We actually have 2 freezers: one huge one for meat and another smaller one for veggies and fruit.

      Happycyclegirl wrote on September 17th, 2012
      • Im on a Kindle so i may have to get to a proper computer to find links, but I’m not sure that blanching does strip away nutrients. I want to say the book back home i use as a guide for stocking up (called, apropriately enough, Stocking Up :-)), mentioned blanching as a way to preserve nutrients vs freezing without blanching in many cases (greens and green beans come to mind). Does this ring a bell with anyone else?

        deb wrote on September 18th, 2012
  6. I think buying the standalone freezer is a great idea! My poor family is always fighting for freezer space as I pre-cook and prepare many make-ahead meals/veggies that I can just warm up on the stove during the week.

    A great technique I use is to freeze any soups/stews/liquid forms in a gallon ziploc bag, lying flat. Once it’s frozen, I can either stack them or prop them upright like a book on a shelf. Not only is it great for storage, but the defrost time is much quicker with the bigger surface area!

    Happy eating! :)

    Erika wrote on September 17th, 2012
  7. We’ve been hitting the Costco a lot recently. They have a pretty good selection of organic stuff, as long as you’re willing to get it in “value size.”

    Now I just need somebody to help me eat six cubic meters of strawberries…

    Adrian wrote on September 17th, 2012
    • Costco is awesome, but they work a lot better when you have a big family.

      Diane wrote on September 17th, 2012
      • Or are willing to eat the same thing for a week. We’ll buy one type of fruit at Costco and have that be our fruit for a week or two. There’s only two of us and we only have one or two servings of fruit a day, but we’re willing to keep eating the same type until it’s done. Same with produce – we’ll buy a ton of carrots or peppers and use them in or with pretty much everything. We don’t really do dairy and we freeze most meat, so produce is really all we have to worry about.

        Samantha wrote on September 20th, 2012
  8. Never ate healthier than when I lived on a small island with only 500 people. Chickens that had been strolling around the yard a week before on your plate. Fish and lobster so fresh they made you forget seafood restaurants. Riding a bike to the grocery store.
    The result: low body fat. Cholesterol 127. Pulse 66.
    I hope everyone who takes this challenge gets to know the benefits once they finish.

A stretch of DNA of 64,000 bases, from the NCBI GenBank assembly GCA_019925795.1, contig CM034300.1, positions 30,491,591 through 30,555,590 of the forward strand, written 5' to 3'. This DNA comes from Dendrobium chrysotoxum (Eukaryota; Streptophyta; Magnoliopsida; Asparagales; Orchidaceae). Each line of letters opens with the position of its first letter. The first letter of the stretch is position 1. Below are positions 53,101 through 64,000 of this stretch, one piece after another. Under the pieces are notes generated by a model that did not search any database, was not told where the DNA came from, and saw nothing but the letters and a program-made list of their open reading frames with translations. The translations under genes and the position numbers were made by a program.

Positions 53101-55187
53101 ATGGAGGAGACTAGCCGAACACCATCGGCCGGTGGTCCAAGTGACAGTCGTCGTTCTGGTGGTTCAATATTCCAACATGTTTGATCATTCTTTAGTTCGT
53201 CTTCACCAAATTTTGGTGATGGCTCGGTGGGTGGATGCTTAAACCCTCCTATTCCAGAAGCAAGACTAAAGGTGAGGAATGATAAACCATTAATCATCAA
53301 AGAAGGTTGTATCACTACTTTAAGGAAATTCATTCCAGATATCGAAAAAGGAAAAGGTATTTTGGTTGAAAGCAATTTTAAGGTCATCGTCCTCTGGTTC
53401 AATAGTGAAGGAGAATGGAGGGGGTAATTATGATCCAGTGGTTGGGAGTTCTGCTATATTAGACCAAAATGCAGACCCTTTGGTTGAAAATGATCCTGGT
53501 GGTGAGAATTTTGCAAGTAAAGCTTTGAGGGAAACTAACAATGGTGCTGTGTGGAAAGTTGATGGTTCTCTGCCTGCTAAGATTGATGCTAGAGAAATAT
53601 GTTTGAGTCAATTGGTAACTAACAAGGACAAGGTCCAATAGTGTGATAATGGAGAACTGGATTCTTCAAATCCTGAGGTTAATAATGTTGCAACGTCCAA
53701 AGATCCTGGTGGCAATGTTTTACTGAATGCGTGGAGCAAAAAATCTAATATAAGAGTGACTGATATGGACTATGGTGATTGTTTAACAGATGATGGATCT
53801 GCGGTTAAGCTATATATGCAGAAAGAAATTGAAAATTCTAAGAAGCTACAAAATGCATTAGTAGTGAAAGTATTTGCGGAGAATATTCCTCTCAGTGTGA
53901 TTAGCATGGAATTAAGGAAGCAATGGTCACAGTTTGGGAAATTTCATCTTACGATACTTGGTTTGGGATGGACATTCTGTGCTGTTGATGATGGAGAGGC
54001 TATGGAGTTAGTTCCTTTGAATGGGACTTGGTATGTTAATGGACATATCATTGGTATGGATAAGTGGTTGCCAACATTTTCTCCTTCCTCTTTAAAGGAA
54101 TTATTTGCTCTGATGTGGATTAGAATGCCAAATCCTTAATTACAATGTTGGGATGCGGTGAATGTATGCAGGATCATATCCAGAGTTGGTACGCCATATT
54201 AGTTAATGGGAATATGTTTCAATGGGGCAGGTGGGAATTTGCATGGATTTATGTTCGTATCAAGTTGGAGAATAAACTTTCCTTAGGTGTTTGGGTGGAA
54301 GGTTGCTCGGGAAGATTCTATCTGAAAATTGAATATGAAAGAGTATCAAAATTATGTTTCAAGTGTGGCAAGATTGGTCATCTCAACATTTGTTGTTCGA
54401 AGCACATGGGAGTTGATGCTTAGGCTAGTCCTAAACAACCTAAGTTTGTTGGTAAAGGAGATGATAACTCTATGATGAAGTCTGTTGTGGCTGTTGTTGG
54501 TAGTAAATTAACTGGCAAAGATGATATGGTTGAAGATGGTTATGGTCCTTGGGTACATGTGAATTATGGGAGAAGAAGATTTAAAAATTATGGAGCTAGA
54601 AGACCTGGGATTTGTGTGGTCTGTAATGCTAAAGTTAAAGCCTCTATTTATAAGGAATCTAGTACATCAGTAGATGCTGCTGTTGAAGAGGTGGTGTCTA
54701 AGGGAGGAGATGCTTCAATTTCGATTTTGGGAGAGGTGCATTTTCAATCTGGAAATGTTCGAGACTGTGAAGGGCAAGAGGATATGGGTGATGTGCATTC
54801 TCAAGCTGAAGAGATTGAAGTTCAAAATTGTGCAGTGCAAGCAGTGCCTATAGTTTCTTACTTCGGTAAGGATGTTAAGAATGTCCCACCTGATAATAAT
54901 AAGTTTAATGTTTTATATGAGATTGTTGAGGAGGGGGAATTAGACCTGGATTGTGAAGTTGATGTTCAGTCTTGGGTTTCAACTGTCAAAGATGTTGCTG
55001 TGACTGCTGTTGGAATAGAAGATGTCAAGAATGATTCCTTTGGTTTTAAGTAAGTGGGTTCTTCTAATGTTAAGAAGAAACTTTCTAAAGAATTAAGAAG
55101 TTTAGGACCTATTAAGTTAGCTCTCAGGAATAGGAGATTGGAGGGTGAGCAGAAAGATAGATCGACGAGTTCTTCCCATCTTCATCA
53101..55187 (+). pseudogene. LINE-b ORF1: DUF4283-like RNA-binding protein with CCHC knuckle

J. Delancy wrote on September 17th, 2012
  9. Thanks for the tips – I need to read your first post on purging SAD foods but I like the sound of the affects!

    Amy wrote on September 17th, 2012
  10. If you buy a standalone freezer and have it partially or fully filled, I highly suggest you own a small generator. When nature strikes and the power is out for more than several days there goes all your food. Plus keep an inventory list on the outside of it so you know what you got.

    Paleo Bon Rurgundy wrote on September 17th, 2012
    • One thing you can do to forestall warming of your freezer (if you don’t have a generator) is to fill the empty spaces in your freezer with mostly full water bottles/containers (well before the blackout). These freeze into ice and help keep the freezer from heating up as fast.

      BillP wrote on September 17th, 2012
      • Very good suggestion, will implement it in my freezer – thanks!
        About the generator: now I have the reason to buy it weeee.

        WildGrok wrote on September 17th, 2012
      • Filling the empty freezer spaces also makes it far more efficient since you’re replacing the air (which goes in/out with the door) with a thermal mass that retains its temp. Also, with less air, there’s less moisture, so less frost.

        I try to cycle through them occasionally as well, as they make a nice backup cold water source if needed.

        NotApplicable wrote on September 18th, 2012
  11. In Meal Preparation, I would add “Do not use a microwave oven”. Because what? It’s Radiation! Some studies shows than microwaving is like Irradiating! Yikes!

    Non-stick cookware to avoid (because of PFOA, Teflon), but also add “Aluminum” (including aluminum foil). Aluminum causes Alzheimer’s Disease and many types of cancer.

    There are many local farm markets in my area. And I live in Montreal, Canada. It’s a big city, but for not saying a “megacity” like New York or Los Angeles. In Montreal, some local food is grown on the roofs of several buildings!

    Felix A. Noel wrote on September 17th, 2012
    • Please don’t spread irrational fear based on poor understanding of the science behind microwave ovens. Microwaves are non-ionizing radiation and so do not cause chemical changes to molecules (unlike x-rays or gamma rays, for example). The only danger with a microwave oven is the risk of inadvertently overcooking something to the point that the heat of the food is dangerous to your skin (like hot steam coming out of a container or boiling liquid expanding rapidly to scald you).

      MarkA wrote on September 17th, 2012
      • +1

        Also, microwaving is actually thought to be better for cooking meats, since generally speaking, the meat won’t get over about 212F, so the evil HCAs will not be formed in supposedly harmful quantities as happens with overcooked grilled meat. Microwaves will thus ‘steam’ the meat (or veggies), as innocuous as simmering in a crockpot. For the steak purists, you could sear both sides of the steak before nuking.